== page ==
Appellants further claim that the ballot title and summary prepared for Proposition 1 by the Attorney General are deficient.  Article II section 10, subdivision (d) directs the Attorney General to prepare a summary of the chief purposes and points of each proposal submitted to the voters.  (See also Elec.Code, § 3572;  Gov.Code, § 88003.)   The ballot pamphlet must contain a copy of the Attorney General's summary.  (Elec.Code, § 3571.)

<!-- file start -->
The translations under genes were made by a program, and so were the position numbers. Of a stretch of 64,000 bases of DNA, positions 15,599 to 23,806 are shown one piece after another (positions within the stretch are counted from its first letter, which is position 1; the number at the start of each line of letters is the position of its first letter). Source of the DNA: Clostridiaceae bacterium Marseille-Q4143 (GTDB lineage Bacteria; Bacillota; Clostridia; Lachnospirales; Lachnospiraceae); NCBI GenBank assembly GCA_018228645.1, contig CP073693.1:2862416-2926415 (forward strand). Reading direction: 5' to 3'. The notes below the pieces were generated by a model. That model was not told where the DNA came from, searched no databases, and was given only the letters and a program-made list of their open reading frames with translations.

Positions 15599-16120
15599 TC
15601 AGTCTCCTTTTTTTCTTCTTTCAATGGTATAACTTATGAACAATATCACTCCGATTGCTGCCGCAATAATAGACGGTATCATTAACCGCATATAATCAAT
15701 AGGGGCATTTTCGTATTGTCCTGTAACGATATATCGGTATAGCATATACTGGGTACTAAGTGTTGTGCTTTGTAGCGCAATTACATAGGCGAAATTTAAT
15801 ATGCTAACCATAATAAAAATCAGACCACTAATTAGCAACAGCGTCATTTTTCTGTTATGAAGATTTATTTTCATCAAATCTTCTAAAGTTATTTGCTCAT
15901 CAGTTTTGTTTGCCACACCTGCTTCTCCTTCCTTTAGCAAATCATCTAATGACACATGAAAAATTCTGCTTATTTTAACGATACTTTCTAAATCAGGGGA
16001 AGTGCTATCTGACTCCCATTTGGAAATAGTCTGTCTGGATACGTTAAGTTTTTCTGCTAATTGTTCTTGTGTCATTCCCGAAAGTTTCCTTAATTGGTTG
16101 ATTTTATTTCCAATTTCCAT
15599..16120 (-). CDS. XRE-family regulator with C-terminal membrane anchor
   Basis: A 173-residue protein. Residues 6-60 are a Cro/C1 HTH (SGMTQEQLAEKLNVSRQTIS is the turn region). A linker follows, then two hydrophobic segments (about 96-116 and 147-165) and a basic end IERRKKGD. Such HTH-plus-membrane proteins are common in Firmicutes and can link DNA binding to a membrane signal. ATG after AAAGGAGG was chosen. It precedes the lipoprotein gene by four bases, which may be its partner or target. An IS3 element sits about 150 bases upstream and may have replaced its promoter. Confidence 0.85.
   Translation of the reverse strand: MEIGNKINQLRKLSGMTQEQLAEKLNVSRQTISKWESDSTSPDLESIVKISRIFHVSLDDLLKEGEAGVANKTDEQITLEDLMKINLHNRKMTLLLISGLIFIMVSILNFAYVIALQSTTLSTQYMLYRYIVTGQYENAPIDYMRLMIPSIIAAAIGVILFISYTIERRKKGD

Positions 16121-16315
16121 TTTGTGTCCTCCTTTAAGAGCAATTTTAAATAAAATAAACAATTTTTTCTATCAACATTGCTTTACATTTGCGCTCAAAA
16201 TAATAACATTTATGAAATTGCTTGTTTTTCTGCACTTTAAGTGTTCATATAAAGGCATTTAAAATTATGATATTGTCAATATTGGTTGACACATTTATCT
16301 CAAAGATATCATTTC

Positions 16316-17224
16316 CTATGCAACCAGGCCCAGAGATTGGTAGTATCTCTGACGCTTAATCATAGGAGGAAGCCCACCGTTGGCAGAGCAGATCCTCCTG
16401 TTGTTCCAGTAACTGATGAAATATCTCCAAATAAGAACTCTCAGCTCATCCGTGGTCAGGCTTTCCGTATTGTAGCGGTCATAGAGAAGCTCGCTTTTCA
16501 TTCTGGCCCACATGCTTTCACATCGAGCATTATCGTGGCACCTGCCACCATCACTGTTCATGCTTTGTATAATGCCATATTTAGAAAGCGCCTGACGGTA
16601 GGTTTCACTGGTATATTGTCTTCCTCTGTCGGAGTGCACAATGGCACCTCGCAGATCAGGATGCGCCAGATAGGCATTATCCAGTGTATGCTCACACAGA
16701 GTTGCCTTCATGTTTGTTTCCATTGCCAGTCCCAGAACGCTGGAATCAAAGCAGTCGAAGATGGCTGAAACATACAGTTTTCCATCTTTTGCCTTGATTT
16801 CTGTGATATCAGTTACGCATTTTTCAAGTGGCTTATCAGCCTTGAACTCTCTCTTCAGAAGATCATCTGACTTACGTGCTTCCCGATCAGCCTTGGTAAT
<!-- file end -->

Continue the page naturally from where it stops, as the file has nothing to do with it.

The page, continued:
Ballot measure summaries prepared by the Attorney General have, on occasion, come under judicial scrutiny.   Most recently, in Amador Valley Union High Sch. Dist. v. State Bd. of Equalization, supra, 22 Cal.3d 208, 149 Cal.Rptr. 239, 583 P.2d 1281, the court was called upon to consider the title and summary prepared for Proposition 13, and stated that “the title and summary need not contain a complete catalogue or index of all of the measure's provisions and ‘if reasonable minds may differ as to the sufficiency of the title, the title should be held sufficient.’  [Citation.]  As a general rule, the title and summary prepared by the Attorney General are presumed accurate, and substantial compliance with the ‘chief purpose and points' provision is sufficient.   [Citation.]”  (Id., at p. 243, 149 Cal.Rptr. 239, 583 P.2d 1281;  see also People v. Frierson (1979) 25 Cal.3d 142, 187, 158 Cal.Rptr. 281, 599 P.2d 587.)